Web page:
Revisiting Apportionment for Private Sector Injuries in the District of Columbia

On May 2, 2019, the Compensation Review Board (CRB) issued a decision opening the door for apportionment claims in private sector injuries in the District of Columbia. James M. Lyles, Jr. v. Howard University Hospital, (CRB No. 17-036). This decision was in response to a remand from the D.C. Court of Appeals directing the CRB to revisit their interpretation of D.C. Code § 32-1508 (6).

The crux of the analysis centers around the changes to the Act in 1998 which eliminated the Special Fund involvement for injuries occurring on or after April 16, 1999. Before the amendment in 1998, the Special Fund was responsible for reimbursing employers a portion of benefits where a pre-existing disability or physical impairment combined with a work injury caused a substantially greater disability or death. The CRB examined the legislative history surrounding the 1998 amendment and determined that the two main goals of the amendment were to make D.C. more competitive with Maryland and Virginia and to improve the overall efficiency of the payment of benefits.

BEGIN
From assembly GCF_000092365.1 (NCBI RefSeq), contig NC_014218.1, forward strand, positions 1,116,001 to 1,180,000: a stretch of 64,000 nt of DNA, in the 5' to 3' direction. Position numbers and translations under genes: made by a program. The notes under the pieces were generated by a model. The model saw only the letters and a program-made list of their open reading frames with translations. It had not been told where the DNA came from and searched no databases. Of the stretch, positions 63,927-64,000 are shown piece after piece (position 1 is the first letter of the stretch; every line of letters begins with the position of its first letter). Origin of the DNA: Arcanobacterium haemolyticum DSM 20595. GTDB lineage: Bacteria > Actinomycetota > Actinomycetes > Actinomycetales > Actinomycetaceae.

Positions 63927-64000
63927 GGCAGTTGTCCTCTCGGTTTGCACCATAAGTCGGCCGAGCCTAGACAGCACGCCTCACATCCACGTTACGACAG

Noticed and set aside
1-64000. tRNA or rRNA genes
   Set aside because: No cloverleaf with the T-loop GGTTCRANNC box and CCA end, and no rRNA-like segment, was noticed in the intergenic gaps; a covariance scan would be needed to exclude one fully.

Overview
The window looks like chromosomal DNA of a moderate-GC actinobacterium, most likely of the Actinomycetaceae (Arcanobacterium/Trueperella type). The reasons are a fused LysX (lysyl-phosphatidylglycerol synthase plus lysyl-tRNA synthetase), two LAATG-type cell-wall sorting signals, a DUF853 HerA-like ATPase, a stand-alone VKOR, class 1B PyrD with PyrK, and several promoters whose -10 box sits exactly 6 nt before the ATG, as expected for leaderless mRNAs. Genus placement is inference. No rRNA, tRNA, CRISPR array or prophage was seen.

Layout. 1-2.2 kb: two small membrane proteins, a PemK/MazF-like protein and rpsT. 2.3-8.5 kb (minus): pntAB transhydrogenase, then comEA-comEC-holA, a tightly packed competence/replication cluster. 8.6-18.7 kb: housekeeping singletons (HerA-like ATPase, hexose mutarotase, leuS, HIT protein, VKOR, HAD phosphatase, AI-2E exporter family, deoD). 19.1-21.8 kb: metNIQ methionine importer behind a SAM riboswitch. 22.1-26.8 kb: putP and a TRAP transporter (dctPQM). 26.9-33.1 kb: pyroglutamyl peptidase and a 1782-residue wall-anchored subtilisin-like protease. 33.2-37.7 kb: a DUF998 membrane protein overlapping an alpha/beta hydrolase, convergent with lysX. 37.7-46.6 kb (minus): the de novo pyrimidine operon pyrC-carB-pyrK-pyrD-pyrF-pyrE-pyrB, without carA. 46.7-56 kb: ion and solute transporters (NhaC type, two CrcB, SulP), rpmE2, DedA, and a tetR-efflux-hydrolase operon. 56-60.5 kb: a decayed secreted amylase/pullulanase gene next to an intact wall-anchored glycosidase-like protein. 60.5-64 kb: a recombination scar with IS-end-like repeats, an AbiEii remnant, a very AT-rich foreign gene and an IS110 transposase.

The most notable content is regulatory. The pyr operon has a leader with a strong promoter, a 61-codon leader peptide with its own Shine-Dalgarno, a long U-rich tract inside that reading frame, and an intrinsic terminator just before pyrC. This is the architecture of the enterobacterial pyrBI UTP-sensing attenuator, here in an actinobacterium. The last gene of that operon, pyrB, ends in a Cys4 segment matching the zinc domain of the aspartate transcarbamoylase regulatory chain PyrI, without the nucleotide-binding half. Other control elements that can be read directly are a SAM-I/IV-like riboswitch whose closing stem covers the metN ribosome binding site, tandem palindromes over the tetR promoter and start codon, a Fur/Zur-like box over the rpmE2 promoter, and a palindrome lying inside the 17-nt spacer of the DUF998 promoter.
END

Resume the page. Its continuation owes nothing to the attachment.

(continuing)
The CRB concluded that eliminating the Special Fund’s payments without allowing an employer to claim apportionment would not make D.C. more competitive with Maryland or Virginia. Maryland and Virginia both permit apportionment. The CRB concluded that after the amendments in 1998, employers should have been able to claim apportionment, although it has been unrecognized until now. The CRB has limited the scope of apportionment under this section for permanency partial disability awards, not temporary benefits.

At this time, the CRB has remanded the case back to the Administrative Hearings Division for issuance of a revised compensation order. We fully expect that this decision will make its way back up to the D.C. Court of Appeals. Until there is contrary law from the courts, in any claim where there are pre-existing injuries or conditions contributing to permanent partial disability, employers and insurers should raise the issue of apportionment. We will continue to keep a close eye on this developing situation.

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